The captain has jumped overboard, refusing to go down with the ship.
Fisker co-founder and the man who lent his name to the brand, Henrik Fisker, resigned from Fisker Automotive this morning effective as of Wednesday 13 March 2013.
“The main reasons for his resignation are several major disagreements that Henrik Fisker has with the Fisker Automotive executive management on the business strategy,” Fisker said speaking in third person in a statement sent to Autocar.
Fisker has faced blow after low blow. The electric carmaker’s first model, the Karma, was forced into recall due to fire risk. Further production of the Karma was halted last July, as was the production of the brand’s second model, the Atlantic, after Fisker’s battery supplier A123 systems went belly up. Adding insult to injury, Fisker lost over 300 unsold Karmas to Hurricane Sandy, a loss valued at $33 million.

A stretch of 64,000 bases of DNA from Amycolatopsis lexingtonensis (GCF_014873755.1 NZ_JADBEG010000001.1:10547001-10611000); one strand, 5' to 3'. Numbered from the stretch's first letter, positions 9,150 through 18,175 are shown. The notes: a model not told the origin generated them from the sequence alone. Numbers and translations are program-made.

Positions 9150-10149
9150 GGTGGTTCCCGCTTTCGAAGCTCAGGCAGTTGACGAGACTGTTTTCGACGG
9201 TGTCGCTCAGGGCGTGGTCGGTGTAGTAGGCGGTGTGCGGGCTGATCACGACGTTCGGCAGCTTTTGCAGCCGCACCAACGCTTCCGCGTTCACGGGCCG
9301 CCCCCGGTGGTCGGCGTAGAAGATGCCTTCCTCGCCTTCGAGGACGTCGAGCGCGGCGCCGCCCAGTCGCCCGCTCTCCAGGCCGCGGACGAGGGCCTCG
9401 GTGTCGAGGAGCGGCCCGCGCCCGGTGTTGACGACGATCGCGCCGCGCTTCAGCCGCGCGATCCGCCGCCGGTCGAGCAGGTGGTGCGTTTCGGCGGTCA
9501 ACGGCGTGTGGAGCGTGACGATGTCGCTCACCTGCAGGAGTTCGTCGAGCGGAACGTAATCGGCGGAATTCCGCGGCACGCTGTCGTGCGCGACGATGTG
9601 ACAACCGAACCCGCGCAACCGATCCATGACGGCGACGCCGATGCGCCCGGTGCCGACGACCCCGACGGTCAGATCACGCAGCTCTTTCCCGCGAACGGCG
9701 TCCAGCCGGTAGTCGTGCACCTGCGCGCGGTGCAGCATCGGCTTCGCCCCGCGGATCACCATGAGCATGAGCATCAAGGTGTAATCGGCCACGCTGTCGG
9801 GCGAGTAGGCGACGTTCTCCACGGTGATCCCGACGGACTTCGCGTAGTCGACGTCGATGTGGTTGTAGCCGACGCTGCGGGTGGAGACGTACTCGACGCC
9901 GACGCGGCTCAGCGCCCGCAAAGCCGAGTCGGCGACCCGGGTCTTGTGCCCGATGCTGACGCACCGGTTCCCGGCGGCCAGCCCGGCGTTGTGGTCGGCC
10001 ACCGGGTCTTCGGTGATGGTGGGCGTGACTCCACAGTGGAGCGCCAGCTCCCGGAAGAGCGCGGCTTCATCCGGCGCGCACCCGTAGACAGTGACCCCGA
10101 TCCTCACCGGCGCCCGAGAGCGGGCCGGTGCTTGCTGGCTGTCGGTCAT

As recently as March 12, Fisker had leveled accusations against defunct A123, saying the battery supplier had under-reported its debt levels, according to a Reuters report.
Apparently Henrik Fisker had enough. Even though Chinese conglomerate Geely, the company that bought Volvo from Ford a few years ago, had shown interest in a buyout, Fisker couldn’t wait out the storm.
What will become of the troubled electric car start-up? At this point, it wouldn’t surprise us one bit if Fisker went the way of the buffalo and disappeared in a sea of overdue Federal loan payments and seawater-soaked Karmas.
We’re disappointed with the actions of Henrik Fisker. Even if it is literally on fire, a captain should go down with his ship, especially if he had the audacity to name it after himself.
- The best used car websites for 2022
- Every car compatible with Apple CarPlay
- Tesla Cybertruck customers receive more bad news
- General Motors enters the used car game with CarBravo
- VW will finally unveil its electric ID.Buzz production model in March